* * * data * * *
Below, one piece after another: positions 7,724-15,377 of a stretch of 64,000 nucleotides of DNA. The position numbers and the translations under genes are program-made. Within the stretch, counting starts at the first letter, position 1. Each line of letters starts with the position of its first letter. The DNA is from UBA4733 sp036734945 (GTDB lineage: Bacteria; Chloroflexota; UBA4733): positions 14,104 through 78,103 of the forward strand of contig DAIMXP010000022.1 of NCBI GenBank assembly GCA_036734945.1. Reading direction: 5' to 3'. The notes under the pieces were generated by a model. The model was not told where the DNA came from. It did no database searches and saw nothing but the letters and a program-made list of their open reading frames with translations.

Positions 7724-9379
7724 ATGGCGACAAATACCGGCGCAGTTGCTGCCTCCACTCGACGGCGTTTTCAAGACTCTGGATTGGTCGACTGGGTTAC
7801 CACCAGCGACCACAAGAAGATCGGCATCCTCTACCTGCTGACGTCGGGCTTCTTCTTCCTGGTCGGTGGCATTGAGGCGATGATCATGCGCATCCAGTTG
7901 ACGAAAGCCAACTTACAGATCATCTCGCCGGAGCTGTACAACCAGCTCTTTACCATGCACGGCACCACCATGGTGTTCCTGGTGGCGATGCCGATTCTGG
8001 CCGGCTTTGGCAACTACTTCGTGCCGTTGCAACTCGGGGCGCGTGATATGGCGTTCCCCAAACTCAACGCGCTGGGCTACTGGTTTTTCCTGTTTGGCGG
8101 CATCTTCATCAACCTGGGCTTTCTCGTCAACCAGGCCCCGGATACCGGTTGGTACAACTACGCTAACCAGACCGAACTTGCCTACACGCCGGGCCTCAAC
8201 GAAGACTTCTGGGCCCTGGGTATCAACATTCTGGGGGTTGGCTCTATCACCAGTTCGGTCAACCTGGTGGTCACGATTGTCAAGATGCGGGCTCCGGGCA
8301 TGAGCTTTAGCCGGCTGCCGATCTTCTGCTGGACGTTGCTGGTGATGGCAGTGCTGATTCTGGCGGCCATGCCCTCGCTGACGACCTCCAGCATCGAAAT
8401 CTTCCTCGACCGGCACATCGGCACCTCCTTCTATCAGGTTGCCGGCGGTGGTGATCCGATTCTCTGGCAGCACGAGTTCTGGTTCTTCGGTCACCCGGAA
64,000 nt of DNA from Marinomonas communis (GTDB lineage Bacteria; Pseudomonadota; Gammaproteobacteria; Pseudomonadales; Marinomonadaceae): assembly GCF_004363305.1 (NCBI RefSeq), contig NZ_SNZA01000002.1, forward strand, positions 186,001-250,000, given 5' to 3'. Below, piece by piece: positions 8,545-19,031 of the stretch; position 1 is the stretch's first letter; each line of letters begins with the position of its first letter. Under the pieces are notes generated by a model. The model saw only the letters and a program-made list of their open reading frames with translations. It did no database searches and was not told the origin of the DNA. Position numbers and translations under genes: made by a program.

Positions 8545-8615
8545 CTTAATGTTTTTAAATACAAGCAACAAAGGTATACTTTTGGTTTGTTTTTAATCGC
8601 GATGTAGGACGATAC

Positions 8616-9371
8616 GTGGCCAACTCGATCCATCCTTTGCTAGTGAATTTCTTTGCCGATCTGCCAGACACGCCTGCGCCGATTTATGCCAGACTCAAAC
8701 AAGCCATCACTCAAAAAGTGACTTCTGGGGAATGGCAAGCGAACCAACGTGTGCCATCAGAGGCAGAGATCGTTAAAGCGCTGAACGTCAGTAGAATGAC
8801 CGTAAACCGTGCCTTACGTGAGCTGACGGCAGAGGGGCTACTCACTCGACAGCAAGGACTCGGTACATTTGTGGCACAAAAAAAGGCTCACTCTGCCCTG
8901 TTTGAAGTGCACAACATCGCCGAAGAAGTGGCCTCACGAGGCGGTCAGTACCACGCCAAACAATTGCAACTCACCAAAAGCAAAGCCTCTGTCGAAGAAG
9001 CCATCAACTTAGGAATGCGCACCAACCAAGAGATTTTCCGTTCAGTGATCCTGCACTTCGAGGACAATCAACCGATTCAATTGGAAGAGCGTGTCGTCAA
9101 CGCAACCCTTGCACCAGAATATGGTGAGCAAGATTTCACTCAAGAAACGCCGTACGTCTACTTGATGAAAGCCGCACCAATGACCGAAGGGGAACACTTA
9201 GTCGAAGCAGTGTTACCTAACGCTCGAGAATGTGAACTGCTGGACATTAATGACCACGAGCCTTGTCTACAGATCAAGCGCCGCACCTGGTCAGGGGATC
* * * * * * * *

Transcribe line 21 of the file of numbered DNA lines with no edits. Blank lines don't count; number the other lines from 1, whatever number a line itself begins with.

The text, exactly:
9101 CGCAACCCTTGCACCAGAATATGGTGAGCAAGATTTCACTCAAGAAACGCCGTACGTCTACTTGATGAAAGCCGCACCAATGACCGAAGGGGAACACTTA